Firstly, actually being able to speak the language. Having the ability to communicate professionally in the working world is a huge advantage when it comes to your employability and ultimately the level in which you are respected. A well-spoken individual is going to be held to a higher standard than someone else who is not as articulate in the way that they speak.
Attending multiple English classes per week at school is going to greatly widen your vocabulary and knowledge of consciously crafting sentences, as you are encouraged to push both of these skills regularly.
Secondly, GCSE English exposes you to different viewpoints, cultures, and lifestyles that you may never have learned about if it weren’t for English classes.
Through literature and non-fiction passages from the past and present we can understand the way things were and the way things are to a deeper level and hear the voices of millions of people through the power of words.
Finally, you may have to analyse and interpret language much more than you think later on in life. Perhaps you have to read a complicated passage for research purposes or interpret a particularly metaphorical letter from a co-worker- the possibilities are endless. English helps prepare you for all of these circumstances.
Why is GCSE Combined Science compulsory?
Similar to Maths, Science comes into our life in ways we would not have necessarily expected. Science is the key to understanding the world around us. Everything can be defined by science, making it necessary to have even the most basic of understanding on this tricky subject to truly appreciate our planet.
Secondly, it teaches problem solving and thinking skills, and training your brain to wrap its head around complex topics and formulas that often come up in science will greatly benefit us in the future.
As of March 2023 GCSE combined science is a compulsory subject. Students also have the option to choose GCSE Triple Science. Check out this Think Student article to learn about the differences.
Do different schools have different compulsory subjects for GCSE?
Different schools naturally have different preferences on what they wish their students to take for their GCSEs. This means schools have the option to make different subjects compulsory as well as the ones advised by the government.
A very common option for schools to choose to make mandatory is Religious Studies. Many schools consider his to be a core subject as the course teaches students about cultures from around the world. It also encourages students to contemplate some of the world’s most difficult current political and social issues.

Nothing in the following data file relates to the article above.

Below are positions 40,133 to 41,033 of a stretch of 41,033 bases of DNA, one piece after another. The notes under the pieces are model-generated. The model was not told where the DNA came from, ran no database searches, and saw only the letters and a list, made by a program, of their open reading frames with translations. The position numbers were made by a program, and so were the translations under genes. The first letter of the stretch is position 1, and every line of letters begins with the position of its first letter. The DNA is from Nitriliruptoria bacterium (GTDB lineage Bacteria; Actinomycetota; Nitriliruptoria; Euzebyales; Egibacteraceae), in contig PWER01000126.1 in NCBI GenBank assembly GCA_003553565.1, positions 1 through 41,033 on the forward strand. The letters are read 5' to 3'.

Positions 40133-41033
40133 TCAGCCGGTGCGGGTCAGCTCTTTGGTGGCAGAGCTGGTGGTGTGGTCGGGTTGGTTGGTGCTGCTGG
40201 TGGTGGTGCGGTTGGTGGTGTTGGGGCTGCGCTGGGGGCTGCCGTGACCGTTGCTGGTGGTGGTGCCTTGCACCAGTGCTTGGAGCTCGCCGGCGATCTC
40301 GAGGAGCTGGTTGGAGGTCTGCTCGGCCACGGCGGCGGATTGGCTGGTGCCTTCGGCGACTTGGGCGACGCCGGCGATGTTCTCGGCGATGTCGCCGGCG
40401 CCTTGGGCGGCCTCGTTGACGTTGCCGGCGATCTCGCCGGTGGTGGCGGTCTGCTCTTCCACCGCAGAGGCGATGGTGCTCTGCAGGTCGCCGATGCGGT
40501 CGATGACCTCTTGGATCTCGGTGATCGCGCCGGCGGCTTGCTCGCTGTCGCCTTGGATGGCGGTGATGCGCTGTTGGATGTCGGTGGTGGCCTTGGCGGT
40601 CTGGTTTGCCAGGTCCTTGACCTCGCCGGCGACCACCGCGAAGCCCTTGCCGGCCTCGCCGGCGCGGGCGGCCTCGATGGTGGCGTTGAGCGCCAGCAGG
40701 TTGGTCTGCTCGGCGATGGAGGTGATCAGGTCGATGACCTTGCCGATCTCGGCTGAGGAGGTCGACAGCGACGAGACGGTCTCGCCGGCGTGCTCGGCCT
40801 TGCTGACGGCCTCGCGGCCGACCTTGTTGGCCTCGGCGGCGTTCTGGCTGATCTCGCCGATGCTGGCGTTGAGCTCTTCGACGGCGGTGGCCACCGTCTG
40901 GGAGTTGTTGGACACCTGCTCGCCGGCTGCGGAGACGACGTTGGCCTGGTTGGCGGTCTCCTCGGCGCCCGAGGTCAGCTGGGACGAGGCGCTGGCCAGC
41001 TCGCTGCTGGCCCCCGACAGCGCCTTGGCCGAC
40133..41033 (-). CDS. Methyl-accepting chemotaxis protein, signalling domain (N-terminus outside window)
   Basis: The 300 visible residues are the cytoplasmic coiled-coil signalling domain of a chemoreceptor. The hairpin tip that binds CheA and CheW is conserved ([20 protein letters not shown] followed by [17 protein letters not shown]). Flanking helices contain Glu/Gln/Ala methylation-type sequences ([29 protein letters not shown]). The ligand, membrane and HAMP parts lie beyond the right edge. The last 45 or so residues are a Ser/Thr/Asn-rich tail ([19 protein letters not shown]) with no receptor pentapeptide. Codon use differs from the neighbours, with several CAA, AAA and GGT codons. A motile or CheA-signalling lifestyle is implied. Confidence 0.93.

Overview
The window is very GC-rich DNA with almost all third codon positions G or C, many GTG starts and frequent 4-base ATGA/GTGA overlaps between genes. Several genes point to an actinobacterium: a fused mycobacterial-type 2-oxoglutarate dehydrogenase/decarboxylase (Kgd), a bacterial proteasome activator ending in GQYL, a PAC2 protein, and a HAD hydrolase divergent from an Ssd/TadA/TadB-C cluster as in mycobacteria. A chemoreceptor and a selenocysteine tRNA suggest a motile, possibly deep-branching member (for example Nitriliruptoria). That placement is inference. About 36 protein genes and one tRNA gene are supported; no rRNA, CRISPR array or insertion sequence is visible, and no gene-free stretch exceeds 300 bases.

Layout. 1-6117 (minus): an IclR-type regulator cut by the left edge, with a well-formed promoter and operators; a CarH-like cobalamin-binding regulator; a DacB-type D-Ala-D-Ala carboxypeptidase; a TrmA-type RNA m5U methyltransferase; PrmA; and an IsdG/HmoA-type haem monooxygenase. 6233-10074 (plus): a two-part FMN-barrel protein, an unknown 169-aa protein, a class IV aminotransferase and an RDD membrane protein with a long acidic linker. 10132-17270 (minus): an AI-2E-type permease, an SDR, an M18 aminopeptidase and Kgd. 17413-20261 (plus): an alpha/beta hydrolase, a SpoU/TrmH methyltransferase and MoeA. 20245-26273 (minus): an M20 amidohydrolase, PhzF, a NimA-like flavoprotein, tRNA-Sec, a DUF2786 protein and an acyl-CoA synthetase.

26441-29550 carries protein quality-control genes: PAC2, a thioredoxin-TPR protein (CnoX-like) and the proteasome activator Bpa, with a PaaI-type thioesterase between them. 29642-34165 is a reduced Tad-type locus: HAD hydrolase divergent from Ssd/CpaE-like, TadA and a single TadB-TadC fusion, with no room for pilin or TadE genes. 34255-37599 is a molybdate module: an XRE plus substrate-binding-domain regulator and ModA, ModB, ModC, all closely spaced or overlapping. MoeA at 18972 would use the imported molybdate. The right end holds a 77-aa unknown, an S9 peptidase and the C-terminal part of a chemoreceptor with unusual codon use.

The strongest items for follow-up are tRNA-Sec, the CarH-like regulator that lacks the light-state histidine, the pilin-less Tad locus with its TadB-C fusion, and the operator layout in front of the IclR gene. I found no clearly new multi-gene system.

Religious Studies is a subject students can opt out of sitting for their GCSEs. The government website states that parents do have the option to request their child not to take this lesson at all. This may be due to religious or other personal reasons and are to be discussed with the school. If you want to find out more check out this article.
Other topics that are generally chosen by schools to be made compulsory are History, Geography, and a Modern Foreign Language.
If a student attends a specialised school (such as an engineering school) they will most likely be obligated to take GCSEs to do with their specialised subject. For example, if they did attend an engineering school, they will most likely take GCSE Engineering, or GCSE Design and Technology, or any other GCSE relevant to the study of Engineering. This would also be the case if you went to a specialised art school, dance school etc.
It is worth noting that even if you do attend a specialised school, you are still required to take the other compulsory subjects advised by the government (Maths, English, and Science).
Is P.E. compulsory at GCSE?
There is much confusion around whether P.E. (Physical Education) is a compulsory subject for students to take at GCSE. The short answer is no. Students are not obligated to take a test in P.E. unless they choose it as one of their options or go to a specialised sports school where it may be made compulsory.
The government states that children up until the age of 16 must have at least two hours of exercise a week, and therefore, students must carry on doing P.E. lessons up until the end of Year 11, read more here.
There will not be any sort of standardised test at the end of this imposed by the government, however, schools themselves may choose to test their students. If they do, the results of this will not be recognised as a GCSE.
Is there any way to get out of doing these compulsory subjects at GCSE?
For those who have a complicated relationship with the core subjects, it may be one of your biggest desires to find a way to drop them and not complete the GCSE. Unfortunately for those who relate to this situation, there is no way to get out of studying the core subjects at GCSE. Everyone in the country must complete them, no matter their situation. This is the law and to not complete these GCSEs would be illegal.